OSPFD(8)                    System Manager's Manual                   OSPFD(8)


     ospfd - Open Shortest Path First daemon


     ospfd [-dnv] [-D macro=value] [-f file] [-s socket]


     ospfd is an Open Shortest Path First (OSPF) daemon which manages routing
     tables.  This implementation supports OSPF version 2, thus it is only
     capable of maintaining IPv4 routing tables.

     OSPF is an interior gateway protocol designed to supersede RIP.  It has
     several advantages over RIP.  For instance, every router has an
     understanding of the complete network topology.  Response to changes in
     the network is faster.  Furthermore, failure detection is improved.

     The OSPF daemon maintains a Link State Database (LSDB) containing
     information about routers and networks within an Autonomous System (AS).

     Dijkstra's shortest path first algorithm is used to compute a Routing
     Information Base (RIB) using the LSDB as input.  The Forwarding
     Information Base (FIB), a.k.a. the kernel routing table, is updated with
     information from the RIB.

     OSPF routers discover one another automatically via OSPF hello packets.
     OSPF routers communicate via two multicast groups: (all
     Shortest Path First routers) and (all Designated Routers).
     OSPF runs directly on top of IP and uses neither TCP nor UDP.  IP
     protocol number 89 is reserved for OSPF.

     All routers in an OSPF network spend most of their time keeping each
     others' LSDBs in sync.  All routers must have the same information in the
     LSDB at all times.  Every time the LSDB is updated the RIB is updated; if
     needed the FIB is also updated.

     In a multi-access network such as Ethernet, it is unfeasible for all
     routers to synchronize their LSDB with all other routers in the network.
     In such networks a Designated Router (DR) and a Backup Designated Router
     (BDR) are elected.  The DR's responsibility is to synchronize with all
     routers; the BDR will not do much until the DR fails.  The first router
     in a network is automatically elected DR, the second router BDR.  All
     routers have a FULL adjacency with the DR and the BDR.  Routers with FULL
     adjacency exchange information about their LSDBs.  A router not elected
     either DR or BDR will have 2-WAY adjacency with all routers but the DR
     and BDR.  Routers with 2-WAY adjacency recognize that they know each
     other, but do not exchange information about their LSDBs.  If a DR or BDR
     fails another router is elected DR or BDR and all routers form FULL
     adjacencies with the newly elected DR or BDR.

     When routers are connected via point-to-point links, DR and BDR election
     is skipped since only two routers are connected to the link.

     To limit the impact changes in the network have on the LSDB it is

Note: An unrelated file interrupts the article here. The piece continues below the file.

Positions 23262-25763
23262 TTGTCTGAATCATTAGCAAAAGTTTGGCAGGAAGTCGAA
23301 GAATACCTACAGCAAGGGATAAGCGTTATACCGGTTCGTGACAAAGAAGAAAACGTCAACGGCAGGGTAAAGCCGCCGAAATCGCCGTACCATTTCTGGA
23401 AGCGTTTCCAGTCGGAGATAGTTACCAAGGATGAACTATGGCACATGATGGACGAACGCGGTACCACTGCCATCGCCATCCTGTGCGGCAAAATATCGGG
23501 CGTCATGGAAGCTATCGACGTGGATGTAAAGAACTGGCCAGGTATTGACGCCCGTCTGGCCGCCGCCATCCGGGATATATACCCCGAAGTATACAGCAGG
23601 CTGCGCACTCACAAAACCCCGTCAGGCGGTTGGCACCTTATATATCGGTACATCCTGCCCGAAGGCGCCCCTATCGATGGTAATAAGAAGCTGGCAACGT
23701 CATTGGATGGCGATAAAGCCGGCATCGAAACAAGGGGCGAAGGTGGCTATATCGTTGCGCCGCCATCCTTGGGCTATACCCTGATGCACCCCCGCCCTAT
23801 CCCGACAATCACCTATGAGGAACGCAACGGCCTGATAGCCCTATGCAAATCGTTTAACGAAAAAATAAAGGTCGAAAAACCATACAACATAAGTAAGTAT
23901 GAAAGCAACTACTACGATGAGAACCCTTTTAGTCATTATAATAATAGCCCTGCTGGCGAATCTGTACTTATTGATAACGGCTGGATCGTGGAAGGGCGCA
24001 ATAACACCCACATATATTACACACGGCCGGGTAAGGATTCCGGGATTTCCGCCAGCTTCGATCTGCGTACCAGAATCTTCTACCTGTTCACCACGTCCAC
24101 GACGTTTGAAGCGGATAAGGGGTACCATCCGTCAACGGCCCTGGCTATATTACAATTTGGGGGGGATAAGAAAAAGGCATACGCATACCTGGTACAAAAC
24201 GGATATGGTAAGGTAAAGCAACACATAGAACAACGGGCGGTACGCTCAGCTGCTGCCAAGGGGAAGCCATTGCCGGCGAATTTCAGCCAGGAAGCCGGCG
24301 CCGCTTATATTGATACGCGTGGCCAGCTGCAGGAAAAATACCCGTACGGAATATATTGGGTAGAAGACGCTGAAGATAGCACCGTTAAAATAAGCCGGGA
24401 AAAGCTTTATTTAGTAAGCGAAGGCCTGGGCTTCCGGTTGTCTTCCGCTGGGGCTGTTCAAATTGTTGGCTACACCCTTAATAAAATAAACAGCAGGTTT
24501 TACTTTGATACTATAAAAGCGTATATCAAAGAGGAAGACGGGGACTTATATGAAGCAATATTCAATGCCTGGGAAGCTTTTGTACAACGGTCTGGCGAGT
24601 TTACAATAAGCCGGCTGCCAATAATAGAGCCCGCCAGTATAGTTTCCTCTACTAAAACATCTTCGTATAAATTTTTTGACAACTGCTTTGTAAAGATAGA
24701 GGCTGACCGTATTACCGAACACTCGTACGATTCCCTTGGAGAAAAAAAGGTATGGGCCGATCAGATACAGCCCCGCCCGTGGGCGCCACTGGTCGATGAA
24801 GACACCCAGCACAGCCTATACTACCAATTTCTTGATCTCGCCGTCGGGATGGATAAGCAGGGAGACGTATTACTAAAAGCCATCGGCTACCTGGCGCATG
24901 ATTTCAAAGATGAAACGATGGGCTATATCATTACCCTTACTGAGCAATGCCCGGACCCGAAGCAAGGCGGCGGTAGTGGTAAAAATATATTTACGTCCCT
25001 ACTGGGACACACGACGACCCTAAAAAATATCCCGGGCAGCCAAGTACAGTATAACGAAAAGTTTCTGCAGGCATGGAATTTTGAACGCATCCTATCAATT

possible to segment an OSPF network into areas.  Area (a.k.a. the
     backbone area) must always be present.  Routers can be configured as Area
     Border Router (ABR), being part of multiple areas.  Every area must have
     direct access to the backbone area.  ABRs not directly connected to the
     backbone area need to establish a virtual link to a router in the
     backbone area.

     AS Border Routers (ASBR) are connected to an OSPF network and other
     external networks via BGP, RIP, or static routing, and provide
     connectivity to networks outside the AS.

     ospfd is usually started at boot time, and can be enabled by setting the
     following in /etc/rc.conf.local:


     See rc(8) and rc.conf(8) for more information on the boot process and
     enabling daemons.

     A running ospfd can be controlled with the ospfctl(8) utility.

     The options are as follows:

     -D macro=value
             Define macro to be set to value on the command line.  Overrides
             the definition of macro in the configuration file.

     -d      Do not daemonize.  If this option is specified, ospfd will run in
             the foreground and log to stderr.

     -f file
             Specify an alternative configuration file.

     -n      Configtest mode.  Only check the configuration file for validity.

     -s socket
             Use an alternate location for the default control socket.

     -v      Produce more verbose output.


     /etc/ospfd.conf        Default ospfd configuration file.
     /var/run/ospfd.sock    UNIX-domain socket used for communication with


     ospfd.conf(5), ospfctl(8)


     J. Moy, OSPF Version 2, RFC 2328, April 1998.

     A. Retana, L. Nguyen, R. White, A. Zinin, and D. McPherson, OSPF Stub
     Router Advertisement, RFC 3137, June 2001.


     The ospfd program first appeared in OpenBSD 3.7.


     Virtual links are currently not available in ospfd.

OpenBSD 6.4                      July 27, 2015                     OpenBSD 6.4

[Unix Hosting | Open-Source | Contact Us]
[Engineering & Automation | Software Development | Server Applications]